Paul Dehn, Lennox Berkeley
Manchester Opera Ensemble
Manchester Central Library
19 December 2017 to 20 December 2017
Manchester Opera Ensemble is an enterprising small company of young professionals at or near the beginning of their careers, and for this production they gave Lennox Berkeley’s 1954 one-acter, A Dinner Engagement. In Manchester Central Library’s ‘performance space’ which is small, on one level and offers a large room with lights but not many more aids to theatre, I would have called it semi rather than fully staged, but there was an ingeniously collected set of props.
It’s a comedy of manners set in its own post-Second-World-War time, with some affinity to Albert Herring (it was first performed by Britten’s English Opera Group at the Aldeburgh Festival) or A Hand of Bridge. We are in the home of impoverished minor English aristocracy, the Earl and Countess of Dunmow, and their daughter Susan. Lord Dunmow once held a diplomatic post in the Grand Duchy of Monteblanco, and the Grand Duchess is going to call with her eligible son, Philippe. The object of the exercise is to impress her (and him) without letting on just how strapped for cash the Dunmows really are. But young Philippe has no taste for frippery but is a culinary expert, and in the event Susan and he get on so well in the kitchen that everything turns out fine despite the chaotic development of the planned banquet.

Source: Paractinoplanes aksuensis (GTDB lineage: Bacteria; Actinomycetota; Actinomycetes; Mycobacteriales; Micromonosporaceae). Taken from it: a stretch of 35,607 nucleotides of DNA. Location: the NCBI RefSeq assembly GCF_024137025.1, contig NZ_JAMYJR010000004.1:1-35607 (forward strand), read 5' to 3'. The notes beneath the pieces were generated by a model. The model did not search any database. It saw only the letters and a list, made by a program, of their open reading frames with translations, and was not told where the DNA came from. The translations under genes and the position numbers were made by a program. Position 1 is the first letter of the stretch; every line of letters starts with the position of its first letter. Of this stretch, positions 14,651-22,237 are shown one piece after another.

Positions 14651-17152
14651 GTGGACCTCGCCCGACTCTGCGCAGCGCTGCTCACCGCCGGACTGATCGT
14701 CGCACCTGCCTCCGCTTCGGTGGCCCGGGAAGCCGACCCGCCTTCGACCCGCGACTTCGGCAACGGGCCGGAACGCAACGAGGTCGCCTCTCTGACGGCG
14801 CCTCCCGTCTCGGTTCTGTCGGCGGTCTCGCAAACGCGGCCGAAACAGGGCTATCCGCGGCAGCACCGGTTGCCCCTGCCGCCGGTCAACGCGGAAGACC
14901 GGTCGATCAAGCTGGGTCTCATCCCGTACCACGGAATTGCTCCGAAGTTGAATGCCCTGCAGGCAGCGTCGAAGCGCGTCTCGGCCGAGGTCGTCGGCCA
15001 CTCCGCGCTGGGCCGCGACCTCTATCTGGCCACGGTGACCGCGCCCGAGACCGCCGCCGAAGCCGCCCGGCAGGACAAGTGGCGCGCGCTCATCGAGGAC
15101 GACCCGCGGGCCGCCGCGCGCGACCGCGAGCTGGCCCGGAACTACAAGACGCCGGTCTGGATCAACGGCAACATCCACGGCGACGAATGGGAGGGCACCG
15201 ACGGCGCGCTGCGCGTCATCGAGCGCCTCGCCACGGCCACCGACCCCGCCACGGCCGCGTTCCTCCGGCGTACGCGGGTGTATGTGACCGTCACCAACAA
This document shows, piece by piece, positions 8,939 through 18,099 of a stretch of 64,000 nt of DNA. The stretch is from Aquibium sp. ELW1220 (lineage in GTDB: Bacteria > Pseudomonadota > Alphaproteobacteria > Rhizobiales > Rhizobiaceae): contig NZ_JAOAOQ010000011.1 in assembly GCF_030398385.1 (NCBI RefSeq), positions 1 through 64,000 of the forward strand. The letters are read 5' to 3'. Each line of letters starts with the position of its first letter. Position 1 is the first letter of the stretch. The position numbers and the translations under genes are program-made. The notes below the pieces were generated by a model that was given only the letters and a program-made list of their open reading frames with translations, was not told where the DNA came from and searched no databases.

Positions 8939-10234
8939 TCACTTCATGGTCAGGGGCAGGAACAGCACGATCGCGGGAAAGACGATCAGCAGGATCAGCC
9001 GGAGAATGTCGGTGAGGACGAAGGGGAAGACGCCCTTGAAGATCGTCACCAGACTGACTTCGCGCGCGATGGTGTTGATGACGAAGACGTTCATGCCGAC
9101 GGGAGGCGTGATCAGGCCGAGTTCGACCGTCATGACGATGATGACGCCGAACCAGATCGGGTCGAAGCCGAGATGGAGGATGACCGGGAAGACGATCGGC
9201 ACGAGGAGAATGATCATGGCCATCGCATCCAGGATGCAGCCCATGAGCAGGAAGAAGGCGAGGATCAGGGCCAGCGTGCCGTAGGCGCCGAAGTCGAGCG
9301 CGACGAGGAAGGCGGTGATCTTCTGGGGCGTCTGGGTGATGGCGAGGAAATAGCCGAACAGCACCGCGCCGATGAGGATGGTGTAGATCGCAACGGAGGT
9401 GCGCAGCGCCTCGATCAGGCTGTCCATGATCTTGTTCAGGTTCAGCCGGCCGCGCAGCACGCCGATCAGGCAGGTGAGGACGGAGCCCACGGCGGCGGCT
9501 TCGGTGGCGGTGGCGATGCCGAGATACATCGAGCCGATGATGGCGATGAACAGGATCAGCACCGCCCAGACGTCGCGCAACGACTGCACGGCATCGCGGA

Performing it is like a combination of Masterchef and a vocal masterclass, and in both aspects the MOE performers were excellent. The music is melodious and warmly tonal, and though it does demand quality singers it’s a delight to listen to, even with piano accompaniment. The amount of cutting and chopping, cheese grating and lobbing tomatoes around the room that they achieved, while singing at the same time, was truly impressive.
I found every one of them a pleasure to hear, almost too powerful in some cases for such a small room. David Cane and Juliet Montgomery were the Earl and Countess, Léonie Maxwell was Susan, Lucy Vallis the Grand Duchess, Christopher Littlewood Prince Philippe – and particularly striking was the quality of singing in the two relatively minor roles of Mrs Kneebone, the neighbour who comes to help out with the cooking (Ingvild Schultze-Florey), and the Errand Boy who keeps trying to get the Dunmows to pay their debts (John Wood).
Charlotte Broadbent directed, and Ewan Gilford was musical director and accompanist.
Reviewer: Robert Beale